Now the Rosetta mission has provided an unprecedented close-up perspective. The spacecraft's images of comet 67P/Guryumov-Gerasimenko's surface reveal a rugged environment, covered with jagged rock and sharp cliffs. Now its lander, Philae, has snapped the first-ever photos from the surface of a comet.
The photos in this gallery include those first shots, as well as photos taken of the lander's descent by both Philae and Rosetta. Also included are some gorgeous images of the comet taken during Rosetta's reconnaissance flyby at 10 kilometers above the surface.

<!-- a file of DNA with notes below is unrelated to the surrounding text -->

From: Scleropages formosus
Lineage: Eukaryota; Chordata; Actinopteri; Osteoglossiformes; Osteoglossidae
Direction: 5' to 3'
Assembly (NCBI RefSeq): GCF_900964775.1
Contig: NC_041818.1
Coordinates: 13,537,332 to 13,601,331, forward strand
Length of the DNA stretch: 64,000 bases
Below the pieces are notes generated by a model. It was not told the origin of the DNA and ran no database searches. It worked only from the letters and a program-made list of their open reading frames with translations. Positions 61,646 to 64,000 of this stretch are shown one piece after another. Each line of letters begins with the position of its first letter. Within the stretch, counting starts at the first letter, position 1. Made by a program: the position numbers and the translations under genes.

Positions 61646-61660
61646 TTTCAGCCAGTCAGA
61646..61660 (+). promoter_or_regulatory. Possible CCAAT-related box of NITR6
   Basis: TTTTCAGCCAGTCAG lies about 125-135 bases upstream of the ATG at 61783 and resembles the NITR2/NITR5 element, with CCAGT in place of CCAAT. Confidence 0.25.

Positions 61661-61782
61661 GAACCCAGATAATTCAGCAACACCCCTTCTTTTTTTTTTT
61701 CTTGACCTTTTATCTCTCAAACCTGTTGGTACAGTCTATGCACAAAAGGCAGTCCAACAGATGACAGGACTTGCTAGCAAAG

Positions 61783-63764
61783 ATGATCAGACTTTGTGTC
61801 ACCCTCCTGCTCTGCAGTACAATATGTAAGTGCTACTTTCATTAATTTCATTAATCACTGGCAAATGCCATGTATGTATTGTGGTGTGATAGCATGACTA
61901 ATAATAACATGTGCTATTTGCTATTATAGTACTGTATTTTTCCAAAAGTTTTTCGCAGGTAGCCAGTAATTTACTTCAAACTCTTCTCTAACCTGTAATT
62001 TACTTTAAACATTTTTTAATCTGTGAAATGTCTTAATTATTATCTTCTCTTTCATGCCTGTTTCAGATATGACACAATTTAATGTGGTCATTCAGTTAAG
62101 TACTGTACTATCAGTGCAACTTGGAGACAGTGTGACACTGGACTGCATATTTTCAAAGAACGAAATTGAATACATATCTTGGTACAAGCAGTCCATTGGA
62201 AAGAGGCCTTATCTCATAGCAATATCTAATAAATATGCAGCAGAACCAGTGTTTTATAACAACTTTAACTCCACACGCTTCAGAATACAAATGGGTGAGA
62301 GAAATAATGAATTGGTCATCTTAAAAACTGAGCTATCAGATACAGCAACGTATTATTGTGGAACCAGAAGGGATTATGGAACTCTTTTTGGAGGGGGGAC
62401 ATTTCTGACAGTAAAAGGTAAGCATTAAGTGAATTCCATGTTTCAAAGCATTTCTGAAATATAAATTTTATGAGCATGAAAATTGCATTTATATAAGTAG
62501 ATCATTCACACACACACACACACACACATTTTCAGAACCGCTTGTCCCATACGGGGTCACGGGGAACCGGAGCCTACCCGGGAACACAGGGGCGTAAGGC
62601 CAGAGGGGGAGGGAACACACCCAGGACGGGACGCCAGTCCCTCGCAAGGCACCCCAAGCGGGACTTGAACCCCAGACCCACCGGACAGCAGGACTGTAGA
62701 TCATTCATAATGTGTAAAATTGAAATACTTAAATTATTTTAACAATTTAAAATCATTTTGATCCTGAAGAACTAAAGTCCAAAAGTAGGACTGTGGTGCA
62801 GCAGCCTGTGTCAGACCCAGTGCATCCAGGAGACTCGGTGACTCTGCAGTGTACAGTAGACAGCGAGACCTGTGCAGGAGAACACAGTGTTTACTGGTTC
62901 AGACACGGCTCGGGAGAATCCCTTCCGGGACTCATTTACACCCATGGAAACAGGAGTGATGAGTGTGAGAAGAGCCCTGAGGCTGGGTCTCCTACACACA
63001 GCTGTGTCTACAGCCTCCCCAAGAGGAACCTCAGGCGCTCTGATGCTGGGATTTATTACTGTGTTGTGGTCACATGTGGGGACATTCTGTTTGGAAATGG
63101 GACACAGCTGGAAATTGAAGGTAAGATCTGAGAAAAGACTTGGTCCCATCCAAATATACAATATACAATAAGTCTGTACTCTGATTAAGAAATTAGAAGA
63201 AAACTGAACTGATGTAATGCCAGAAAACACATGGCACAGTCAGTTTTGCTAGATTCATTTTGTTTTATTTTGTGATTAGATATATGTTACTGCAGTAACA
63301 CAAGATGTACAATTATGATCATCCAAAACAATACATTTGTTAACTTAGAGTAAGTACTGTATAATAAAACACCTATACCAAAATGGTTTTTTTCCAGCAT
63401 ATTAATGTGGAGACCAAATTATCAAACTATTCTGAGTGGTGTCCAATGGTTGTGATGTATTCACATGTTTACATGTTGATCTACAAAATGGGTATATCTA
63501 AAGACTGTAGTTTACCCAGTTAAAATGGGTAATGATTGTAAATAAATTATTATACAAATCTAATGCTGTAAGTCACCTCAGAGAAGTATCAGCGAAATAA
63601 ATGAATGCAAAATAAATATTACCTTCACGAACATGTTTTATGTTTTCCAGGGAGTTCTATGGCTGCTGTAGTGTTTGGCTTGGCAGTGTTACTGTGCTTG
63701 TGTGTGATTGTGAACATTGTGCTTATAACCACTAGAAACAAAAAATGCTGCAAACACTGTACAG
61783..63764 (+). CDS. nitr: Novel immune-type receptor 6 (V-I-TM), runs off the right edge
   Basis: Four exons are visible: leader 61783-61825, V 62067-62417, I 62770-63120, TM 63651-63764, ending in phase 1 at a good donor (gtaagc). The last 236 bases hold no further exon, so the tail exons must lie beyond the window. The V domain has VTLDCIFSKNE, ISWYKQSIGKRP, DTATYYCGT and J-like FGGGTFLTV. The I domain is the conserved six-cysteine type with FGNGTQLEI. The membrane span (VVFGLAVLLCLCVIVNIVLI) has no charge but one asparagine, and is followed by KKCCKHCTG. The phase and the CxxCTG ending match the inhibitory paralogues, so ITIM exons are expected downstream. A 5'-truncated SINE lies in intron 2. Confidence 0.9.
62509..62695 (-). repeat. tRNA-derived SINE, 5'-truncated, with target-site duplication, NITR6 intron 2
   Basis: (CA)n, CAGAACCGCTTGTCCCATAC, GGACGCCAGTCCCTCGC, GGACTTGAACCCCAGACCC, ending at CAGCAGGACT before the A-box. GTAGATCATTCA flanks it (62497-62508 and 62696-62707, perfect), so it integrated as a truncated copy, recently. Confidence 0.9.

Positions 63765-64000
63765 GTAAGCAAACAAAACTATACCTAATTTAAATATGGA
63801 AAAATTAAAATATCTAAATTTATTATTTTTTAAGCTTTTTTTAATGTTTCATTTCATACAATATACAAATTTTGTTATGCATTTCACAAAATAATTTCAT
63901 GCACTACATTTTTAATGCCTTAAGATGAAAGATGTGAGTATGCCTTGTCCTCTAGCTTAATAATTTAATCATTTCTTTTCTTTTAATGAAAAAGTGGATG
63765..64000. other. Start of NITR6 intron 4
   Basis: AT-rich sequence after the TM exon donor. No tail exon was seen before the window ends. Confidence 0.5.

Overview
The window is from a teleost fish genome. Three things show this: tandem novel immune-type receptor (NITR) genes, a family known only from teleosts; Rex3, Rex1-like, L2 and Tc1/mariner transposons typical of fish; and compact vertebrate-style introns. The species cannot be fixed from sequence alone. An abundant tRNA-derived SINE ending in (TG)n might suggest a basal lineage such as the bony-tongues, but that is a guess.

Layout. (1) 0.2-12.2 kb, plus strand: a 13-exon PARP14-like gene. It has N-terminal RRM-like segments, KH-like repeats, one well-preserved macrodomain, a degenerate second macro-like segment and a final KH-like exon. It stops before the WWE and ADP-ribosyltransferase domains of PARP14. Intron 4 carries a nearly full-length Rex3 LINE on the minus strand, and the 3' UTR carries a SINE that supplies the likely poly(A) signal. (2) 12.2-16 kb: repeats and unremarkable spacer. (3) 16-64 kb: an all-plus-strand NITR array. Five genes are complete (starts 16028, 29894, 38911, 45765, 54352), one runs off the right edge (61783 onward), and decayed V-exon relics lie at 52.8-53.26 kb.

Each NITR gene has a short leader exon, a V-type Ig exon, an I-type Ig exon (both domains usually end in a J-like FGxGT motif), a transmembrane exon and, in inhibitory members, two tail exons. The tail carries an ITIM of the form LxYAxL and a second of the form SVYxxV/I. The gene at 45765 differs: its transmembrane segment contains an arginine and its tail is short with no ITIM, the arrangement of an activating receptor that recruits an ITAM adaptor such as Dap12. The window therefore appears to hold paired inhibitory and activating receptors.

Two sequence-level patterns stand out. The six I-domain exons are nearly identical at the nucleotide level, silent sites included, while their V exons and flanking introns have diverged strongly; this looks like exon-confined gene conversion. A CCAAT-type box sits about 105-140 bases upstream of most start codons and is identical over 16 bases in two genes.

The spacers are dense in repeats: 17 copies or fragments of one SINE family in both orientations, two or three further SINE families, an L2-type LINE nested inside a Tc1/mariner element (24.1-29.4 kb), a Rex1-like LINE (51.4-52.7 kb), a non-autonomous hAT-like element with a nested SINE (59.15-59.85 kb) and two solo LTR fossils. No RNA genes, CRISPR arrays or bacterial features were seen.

It's dark out in space, especially at the comet's current location about 278 million miles from the sun. The comet itself is blacker than coal. To highlight the features on the surface, the contrast in some of these black-and-white images has been enhanced.